Spotted Salamanders are the quiet celebrities of vernal pools. Loudly marked, and fixed with what seems to be a perpetual smile, the Spotted Salamander has slimy starpower; the vernal pool's equivalent of a Giant Panda.
Spotted Salamanders also have fascinating life histories – essentially spending the year underground and emerging during spring rains for a once-a-year breeding session. Beyond that, Spotted Salamanders are among our best indicators of healthy vernal pool/woodland ecosystems.
Egg Mass Identification
What: Egg masses are oval, elongate, or kidney-shaped. Unlike other egg masses, the outer jelly matrix is very firm, like set gelatin, and is either clear, opaque white, or may become green from a symbiotic algae. Embryos are 2.5-3 mm in diameter, and the vitelline membrane (the cloudy halo around each embryo) is the width of the embryo. Egg masses may contain from 30 to 250 individual embryos, and range from 2 inches in diameter up to softball-size.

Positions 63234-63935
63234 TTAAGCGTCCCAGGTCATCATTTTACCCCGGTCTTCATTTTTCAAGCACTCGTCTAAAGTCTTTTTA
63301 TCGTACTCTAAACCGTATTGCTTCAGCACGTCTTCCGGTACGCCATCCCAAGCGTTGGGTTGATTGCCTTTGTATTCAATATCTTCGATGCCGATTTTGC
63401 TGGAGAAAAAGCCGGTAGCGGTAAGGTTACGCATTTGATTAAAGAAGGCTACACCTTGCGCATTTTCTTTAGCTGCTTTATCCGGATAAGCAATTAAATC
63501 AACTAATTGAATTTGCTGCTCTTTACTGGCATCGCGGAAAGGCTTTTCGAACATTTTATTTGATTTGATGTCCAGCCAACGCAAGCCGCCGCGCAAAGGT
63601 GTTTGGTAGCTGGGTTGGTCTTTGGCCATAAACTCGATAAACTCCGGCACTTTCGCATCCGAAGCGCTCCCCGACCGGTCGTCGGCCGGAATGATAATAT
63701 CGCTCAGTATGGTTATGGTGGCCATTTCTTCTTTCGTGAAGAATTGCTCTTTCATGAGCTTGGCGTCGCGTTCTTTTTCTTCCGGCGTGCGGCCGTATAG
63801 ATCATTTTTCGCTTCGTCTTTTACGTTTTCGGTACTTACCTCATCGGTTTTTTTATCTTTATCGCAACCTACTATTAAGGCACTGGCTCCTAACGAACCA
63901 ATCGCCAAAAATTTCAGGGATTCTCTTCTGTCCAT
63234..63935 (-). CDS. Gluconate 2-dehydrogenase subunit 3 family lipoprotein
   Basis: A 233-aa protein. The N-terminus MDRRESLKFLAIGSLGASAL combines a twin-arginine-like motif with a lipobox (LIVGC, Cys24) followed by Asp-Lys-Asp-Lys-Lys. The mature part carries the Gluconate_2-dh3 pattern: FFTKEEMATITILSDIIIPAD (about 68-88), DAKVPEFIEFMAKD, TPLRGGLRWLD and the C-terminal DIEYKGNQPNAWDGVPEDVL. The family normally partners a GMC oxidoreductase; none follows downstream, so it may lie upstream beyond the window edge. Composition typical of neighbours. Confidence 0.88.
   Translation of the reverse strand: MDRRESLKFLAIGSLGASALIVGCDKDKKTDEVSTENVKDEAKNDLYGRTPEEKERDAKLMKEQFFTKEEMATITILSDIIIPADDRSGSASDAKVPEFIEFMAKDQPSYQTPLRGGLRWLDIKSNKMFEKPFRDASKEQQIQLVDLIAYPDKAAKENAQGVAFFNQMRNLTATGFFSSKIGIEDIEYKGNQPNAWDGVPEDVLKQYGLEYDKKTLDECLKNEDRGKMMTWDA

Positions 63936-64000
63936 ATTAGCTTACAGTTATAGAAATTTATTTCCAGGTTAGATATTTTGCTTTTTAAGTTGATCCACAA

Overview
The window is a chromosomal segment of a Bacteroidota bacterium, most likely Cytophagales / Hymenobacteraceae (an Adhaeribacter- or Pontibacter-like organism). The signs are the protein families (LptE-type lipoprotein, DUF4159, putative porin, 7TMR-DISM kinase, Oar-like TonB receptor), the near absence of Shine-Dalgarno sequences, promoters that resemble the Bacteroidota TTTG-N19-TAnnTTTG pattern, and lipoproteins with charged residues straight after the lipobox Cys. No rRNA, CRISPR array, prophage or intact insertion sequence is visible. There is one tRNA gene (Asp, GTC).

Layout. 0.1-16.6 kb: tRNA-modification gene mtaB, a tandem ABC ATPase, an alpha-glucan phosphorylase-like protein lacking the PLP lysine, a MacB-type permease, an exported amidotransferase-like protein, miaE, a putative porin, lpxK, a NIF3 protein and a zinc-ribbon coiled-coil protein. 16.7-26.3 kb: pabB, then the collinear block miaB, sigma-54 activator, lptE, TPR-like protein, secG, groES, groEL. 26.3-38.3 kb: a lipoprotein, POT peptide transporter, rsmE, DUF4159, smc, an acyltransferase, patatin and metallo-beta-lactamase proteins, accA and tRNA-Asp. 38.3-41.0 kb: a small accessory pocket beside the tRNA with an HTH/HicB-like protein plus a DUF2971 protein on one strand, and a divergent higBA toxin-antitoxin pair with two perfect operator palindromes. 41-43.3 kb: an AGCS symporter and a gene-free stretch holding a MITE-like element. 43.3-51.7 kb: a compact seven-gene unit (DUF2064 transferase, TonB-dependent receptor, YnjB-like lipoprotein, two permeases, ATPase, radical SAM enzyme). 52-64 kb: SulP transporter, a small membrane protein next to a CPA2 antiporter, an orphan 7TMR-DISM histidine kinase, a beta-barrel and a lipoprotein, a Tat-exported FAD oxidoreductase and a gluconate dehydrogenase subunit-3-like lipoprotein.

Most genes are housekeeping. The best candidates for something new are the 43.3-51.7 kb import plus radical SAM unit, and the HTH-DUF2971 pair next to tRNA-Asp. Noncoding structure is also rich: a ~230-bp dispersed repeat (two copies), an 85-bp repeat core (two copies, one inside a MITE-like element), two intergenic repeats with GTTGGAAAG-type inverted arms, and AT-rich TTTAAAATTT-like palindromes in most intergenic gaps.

Unlike the egg masses of Jefferson and Blue-spotted Salamanders, which tend to be very viscous and drippy, Spotted Salamander egg masses hold their shape well when out of water.
Where: Egg masses are usually attached to sticks, weeds, grasses, or reeds within 8-10 inches of the surface, occasionally much deeper, and hatch in 4-8 weeks depending on water temperature.
Larvae: The 1⁄2” long larvae have feathery, external gills, and take 5-10 weeks before leaving the pool as a 1-2” salamander.
Spotted Salamander Egg Mass© Jim Corven
Spotted Salamander Egg Mass© Kevin Tolan
Spotted Salamander Egg Mass© Laura Copeland
Spotted Salamander Egg Masses© Alex Wells
Spotted Salamander Egg Masses© Lynn Harper
Spotted Salamander Egg Mass© monahankann
Spotted Salamander Egg Mass© Laura Costello
Spotted Salamander Embryos© Laura Costella
Spotted Salamander Egg Mass© Cindy Sprague